Corrections is being heavily criticised for its decision to place one of New Zealand's worst sex offenders - released from prison just last week - just metres from a school and not telling them.

The man, who has name suppression, was placed within 10m of Te Kura o Maori Nga Tapuwae when he was released from prison last week.

He had been serving a sentence for raping a 13-year-old girl which occurred just 10 days after he released from prison in 2001.

High-risk rapist living by school


While the man was due to be moved to permanent accommodation today, school principal Arihia Stirling said it was "appalling" that Corrections did not tell the school he would be across the road for nearly two weeks.

She also said that students had film and photos of the man making "inappropriate" hand and tongue gestures to female students.

Corrections said its hands were tied in the matter, after a public protection order was declined by a High Court Judge and that extensive supervision measures were in place.

However, Local MP Su'a William Sio said the decision to move the offender so close to a school, and near a number of other schools, showed "flaws" in Corrections' processes.

"I would have thought the correct thing to do was for Corrections to consult with local schools and there's a number of schools around the corner.

"It is just outrageous to put a serious offender next to the school. It's like putting a fox next to the chickens. There is no way you can actually have eyes on him 24/7 and the school has actually given Corrections these videos that the kids took of him making inappropriate gestures."

Letter sent out by Te Kura Maori O Nga Tapuwae school principal Arihia Stirling warning parents of a convicted sex offender who has moved near the school.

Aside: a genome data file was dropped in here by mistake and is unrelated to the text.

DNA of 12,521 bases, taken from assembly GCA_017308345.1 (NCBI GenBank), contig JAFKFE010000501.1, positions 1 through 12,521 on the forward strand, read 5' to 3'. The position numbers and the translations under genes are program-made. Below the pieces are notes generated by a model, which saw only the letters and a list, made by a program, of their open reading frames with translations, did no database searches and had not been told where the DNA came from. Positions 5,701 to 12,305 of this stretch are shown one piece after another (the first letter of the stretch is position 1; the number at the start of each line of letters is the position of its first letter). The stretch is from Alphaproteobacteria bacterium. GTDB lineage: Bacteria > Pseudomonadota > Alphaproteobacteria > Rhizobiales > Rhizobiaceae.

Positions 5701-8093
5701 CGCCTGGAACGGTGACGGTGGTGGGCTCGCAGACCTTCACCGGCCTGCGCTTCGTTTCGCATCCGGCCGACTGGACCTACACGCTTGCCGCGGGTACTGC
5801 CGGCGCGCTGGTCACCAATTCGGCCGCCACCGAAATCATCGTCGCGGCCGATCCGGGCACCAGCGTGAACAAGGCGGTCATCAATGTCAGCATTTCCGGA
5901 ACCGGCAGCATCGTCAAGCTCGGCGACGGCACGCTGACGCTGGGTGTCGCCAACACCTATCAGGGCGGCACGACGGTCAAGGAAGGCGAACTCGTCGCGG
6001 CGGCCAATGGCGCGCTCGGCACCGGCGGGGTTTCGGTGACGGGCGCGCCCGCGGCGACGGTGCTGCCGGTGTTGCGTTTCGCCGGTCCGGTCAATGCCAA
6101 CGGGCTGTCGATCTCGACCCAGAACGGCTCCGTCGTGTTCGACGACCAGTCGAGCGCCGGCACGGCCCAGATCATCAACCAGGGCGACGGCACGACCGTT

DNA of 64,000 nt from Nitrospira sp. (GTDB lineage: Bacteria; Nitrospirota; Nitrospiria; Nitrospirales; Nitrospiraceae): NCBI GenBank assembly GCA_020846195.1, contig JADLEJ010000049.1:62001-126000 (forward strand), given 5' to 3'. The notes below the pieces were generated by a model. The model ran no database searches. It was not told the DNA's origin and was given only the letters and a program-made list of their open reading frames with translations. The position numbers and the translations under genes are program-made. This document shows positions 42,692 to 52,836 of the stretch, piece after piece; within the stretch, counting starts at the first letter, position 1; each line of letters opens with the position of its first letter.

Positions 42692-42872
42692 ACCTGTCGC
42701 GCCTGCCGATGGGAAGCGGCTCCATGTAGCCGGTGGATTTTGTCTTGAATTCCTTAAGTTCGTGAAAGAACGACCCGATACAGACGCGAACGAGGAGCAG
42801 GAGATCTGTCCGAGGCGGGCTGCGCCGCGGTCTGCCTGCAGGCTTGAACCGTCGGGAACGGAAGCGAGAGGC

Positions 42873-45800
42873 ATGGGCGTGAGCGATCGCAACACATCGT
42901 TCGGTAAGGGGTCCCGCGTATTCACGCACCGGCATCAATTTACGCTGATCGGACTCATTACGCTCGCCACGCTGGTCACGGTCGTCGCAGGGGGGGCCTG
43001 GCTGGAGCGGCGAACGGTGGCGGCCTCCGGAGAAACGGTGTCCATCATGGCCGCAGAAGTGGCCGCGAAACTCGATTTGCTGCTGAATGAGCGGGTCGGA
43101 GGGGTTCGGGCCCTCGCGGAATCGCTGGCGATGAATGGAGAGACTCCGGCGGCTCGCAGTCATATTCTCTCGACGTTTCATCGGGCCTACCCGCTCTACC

Letter sent out by Te Kura Maori O Nga Tapuwae school principal Arihia Stirling warning parents of a convicted sex offender who has moved near the school.

He raised his concerns with Corrections Minister Judith Collins, who said she was unable to intervene.

"I cannot intervene in the management of individual offenders, however I sought advice from my officials on this matter," she said in her written response to Mr Sio.


"I have also spoken to the chief executive of Corrections who agrees with me that it is preferable that Corrections makes notifications, as appropriate under the law, regarding the placement of offenders of this nature."

Corrections spokesman Alastair Riach said "a short video, taken on a cellphone, of a person at the address" had been provided by the school and had been passed to the police to investigate.

He had now been moved to the new address, which had been made secure.

"The new address has been assessed as suitable for this offender based on its distance from the street and security features. The property is on a fenced rear section and has had enhancements made to ensure that it is as secure as it can be.

"The offender had two staff, employed by a contracted service provider, monitoring him at all times and he is electronically monitored.

"He is not able to leave the residence without the permission of a probation officer, and must be accompanied by the contracted staff. He must comply with 21 extensive conditions which are some of the most stringent imposed on an offender residing in the community."

Judge criticised

Sensible Sentencing has also weighed into the debate saying the organisation was "outraged" the judge declined the public protection order.

"This is appalling, the principal has had to take it into her own hands to notify the community and parents of her students for their safety," said spokeswoman Jess Mcvicar.

"Corrections have deemed this man at high risk of violent reoffending, they had tried to keep the offender in a secure premises, but their plea was turned down.

"That judge needs to be held accountable, he has basically played with the wellbeing of the public and their safety - he has basically handed these students to the offender.

"When on earth are these judges going to wake up and listen to the Corrections department and public, when are they going to put public safety first?"

Ms Mcvicar drew parallels to the Tony Robertson case.

Robertson was found guilty of the brutal and deadly attack on North Shore woman Blessie Gotingco while he was on strict release conditions.

"Students have been taunted by this man already, he has only been out for a week -- you can not tell me he is obeying these strict conditions.

"If he is meant to be under intensive monitoring and strict supervision where on earth were they when he has been performing these gestures to these students?"

The case added more weight to arguments for a public sex offender register, she said.